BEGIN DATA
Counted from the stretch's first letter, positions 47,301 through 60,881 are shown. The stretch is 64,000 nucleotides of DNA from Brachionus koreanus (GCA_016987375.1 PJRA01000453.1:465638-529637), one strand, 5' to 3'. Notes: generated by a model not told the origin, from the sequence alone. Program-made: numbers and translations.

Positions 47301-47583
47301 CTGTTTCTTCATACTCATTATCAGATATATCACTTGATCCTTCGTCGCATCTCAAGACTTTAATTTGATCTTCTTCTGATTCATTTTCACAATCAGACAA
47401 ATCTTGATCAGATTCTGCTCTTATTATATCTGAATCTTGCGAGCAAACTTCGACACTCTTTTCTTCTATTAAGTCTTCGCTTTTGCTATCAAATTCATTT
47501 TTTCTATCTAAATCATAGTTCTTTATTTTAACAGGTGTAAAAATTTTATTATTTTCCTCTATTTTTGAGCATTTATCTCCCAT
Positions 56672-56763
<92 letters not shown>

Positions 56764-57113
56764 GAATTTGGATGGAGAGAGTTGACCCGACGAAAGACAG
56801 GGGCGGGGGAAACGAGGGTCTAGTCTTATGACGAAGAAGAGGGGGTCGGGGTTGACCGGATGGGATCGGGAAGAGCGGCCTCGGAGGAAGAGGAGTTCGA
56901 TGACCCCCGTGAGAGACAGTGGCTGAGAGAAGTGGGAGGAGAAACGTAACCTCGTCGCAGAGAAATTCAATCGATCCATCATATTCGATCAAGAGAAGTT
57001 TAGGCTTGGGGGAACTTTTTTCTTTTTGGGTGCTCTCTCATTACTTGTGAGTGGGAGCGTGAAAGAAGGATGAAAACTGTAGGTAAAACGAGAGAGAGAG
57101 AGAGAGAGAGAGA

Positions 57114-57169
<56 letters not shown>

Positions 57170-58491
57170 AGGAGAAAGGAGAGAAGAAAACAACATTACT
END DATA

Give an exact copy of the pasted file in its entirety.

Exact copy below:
Counted from the stretch's first letter, positions 47,301 through 60,881 are shown. The stretch is 64,000 nucleotides of DNA from Brachionus koreanus (GCA_016987375.1 PJRA01000453.1:465638-529637), one strand, 5' to 3'. Notes: generated by a model not told the origin, from the sequence alone. Program-made: numbers and translations.

Positions 47301-47583
47301 CTGTTTCTTCATACTCATTATCAGATATATCACTTGATCCTTCGTCGCATCTCAAGACTTTAATTTGATCTTCTTCTGATTCATTTTCACAATCAGACAA
47401 ATCTTGATCAGATTCTGCTCTTATTATATCTGAATCTTGCGAGCAAACTTCGACACTCTTTTCTTCTATTAAGTCTTCGCTTTTGCTATCAAATTCATTT
47501 TTTCTATCTAAATCATAGTTCTTTATTTTAACAGGTGTAAAAATTTTATTATTTTCCTCTATTTTTGAGCATTTATCTCCCAT
Positions 56672-56763
<92 letters not shown>

Positions 56764-57113
56764 GAATTTGGATGGAGAGAGTTGACCCGACGAAAGACAG
56801 GGGCGGGGGAAACGAGGGTCTAGTCTTATGACGAAGAAGAGGGGGTCGGGGTTGACCGGATGGGATCGGGAAGAGCGGCCTCGGAGGAAGAGGAGTTCGA
56901 TGACCCCCGTGAGAGACAGTGGCTGAGAGAAGTGGGAGGAGAAACGTAACCTCGTCGCAGAGAAATTCAATCGATCCATCATATTCGATCAAGAGAAGTT
57001 TAGGCTTGGGGGAACTTTTTTCTTTTTGGGTGCTCTCTCATTACTTGTGAGTGGGAGCGTGAAAGAAGGATGAAAACTGTAGGTAAAACGAGAGAGAGAG
57101 AGAGAGAGAGAGA

Positions 57114-57169
<56 letters not shown>

Positions 57170-58491
57170 AGGAGAAAGGAGAGAAGAAAACAACATTACT